As Tommy Sasfy trained for the season for the Reynoldsburg High School wrestling team, he had dreams of competing in college.

As Tommy Sasfy trained for the season for the Reynoldsburg High School wrestling team, he had dreams of competing in college.

He didn't know if that was realistic.

His brother, Nick Sasfy, a 2007 Reynoldsburg gradate, had a successful high school wrestling career. Nick placed sixth at 171 pounds in the Division I state tournament as a senior and ended up at Division III Cumberland University.

Tommy finished sixth in the state tournament at 135 as a junior in 2008. He had a chance to become more accomplished than his brother, but he didn't know what that would mean in terms of college opportunities.

He got the answer in May, as he signed to wrestle at Kent State.

"Well, going to college to wrestle, I didn't think it would happen," Tommy said. "My brother did it, but he went Division III. But as soon as my junior year ended, I thought (I could go) Division II or NAIA. (Coach Jason Allen) had it drilled in my mind that I had state final or state championship material and he thought I could go Division I."

As a senior competing at 140, Sasfy became the second Reynoldsburg wrestler to make it to a state championship match, where he lost to four-time state champion Colin Palmer of Lakewood St. Edward 3-1

Sasfy was a three-time state qualifier and two-time state placer. He was 120-24 in his career, including a 37-2 mark last season. He was the winningest wrestler during Allen's seven seasons with the Raiders. Sasfy won district championships the past two seasons.

"When somebody would say what would you want in a student athlete, he's what we would want," Allen said. "He's a hard worker on and off the mat. He had a 3.6 GPA and did a lot of community service work. He's just an all-around great kid. Through the lessons he learned in wrestling, he can do any anything in the world he wants to because he'll never give up and he likes challenges."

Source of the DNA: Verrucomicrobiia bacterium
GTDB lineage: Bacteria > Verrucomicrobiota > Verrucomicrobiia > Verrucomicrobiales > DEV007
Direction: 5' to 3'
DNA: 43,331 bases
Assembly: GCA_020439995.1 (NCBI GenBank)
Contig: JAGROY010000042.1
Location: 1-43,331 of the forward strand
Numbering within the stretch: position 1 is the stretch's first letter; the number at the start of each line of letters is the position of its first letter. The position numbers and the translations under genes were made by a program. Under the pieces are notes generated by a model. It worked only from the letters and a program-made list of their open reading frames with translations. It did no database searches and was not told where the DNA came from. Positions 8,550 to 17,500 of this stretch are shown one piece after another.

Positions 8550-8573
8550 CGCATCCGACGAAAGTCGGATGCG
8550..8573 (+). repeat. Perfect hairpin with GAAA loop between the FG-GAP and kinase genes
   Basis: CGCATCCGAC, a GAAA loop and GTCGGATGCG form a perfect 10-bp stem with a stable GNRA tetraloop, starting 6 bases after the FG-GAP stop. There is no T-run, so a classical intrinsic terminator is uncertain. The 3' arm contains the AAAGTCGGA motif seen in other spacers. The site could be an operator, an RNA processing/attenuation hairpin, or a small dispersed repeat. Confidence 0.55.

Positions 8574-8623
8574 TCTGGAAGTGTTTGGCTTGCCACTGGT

The challenge is one reason that Kent State won out over schools like Binghamton, Clarion and Ohio University. Sasfy also considered wrestling at Northern Illinois and Cumberland. He went on his official visit to Kent State in the spring and left campus impressed, but without a scholarship offer. Division I schools are allowed 9.9 scholarships for 10 weight classes. A week after his visit, he received a call with a better offer than he originally expected.

To help make the decision, Sasfy relied on input from his mother, Ann, and Allen. Ann took care of the academic side of it and Allen looked at the wrestling side, but ultimately Sasfy made his decision.

"(Kent State coach Jim Andrassy) had hard practices," Sasfy said. "He has very high expectations of his wrestlers. I feel like I'm having the same coach and the same message. They have a hard program and I feel like I want the challenge."

Academically, Sasfy is planning to study nursing, and he believed Kent State's program to be among the best in the nation.

As for the competition at Kent State, Allen was the perfect person to relate what it's going to be like. Allen was a state champion wrestler for Thomas Worthington in 1993 before accepting a scholarship to wrestle at Oklahoma State. Allen said once he started training with his college team, it took him two months before he had a takedown in practice.

"As far as advice I told him your state semifinal match this year, imagine that every day in the practice room because that is what it's going to be like," Allen said. "He'll probably go in there and get his brains beat in for a few months. I just kind of cautioned him on not getting down on himself. You have to pay your dues just like you pay your dues in high school."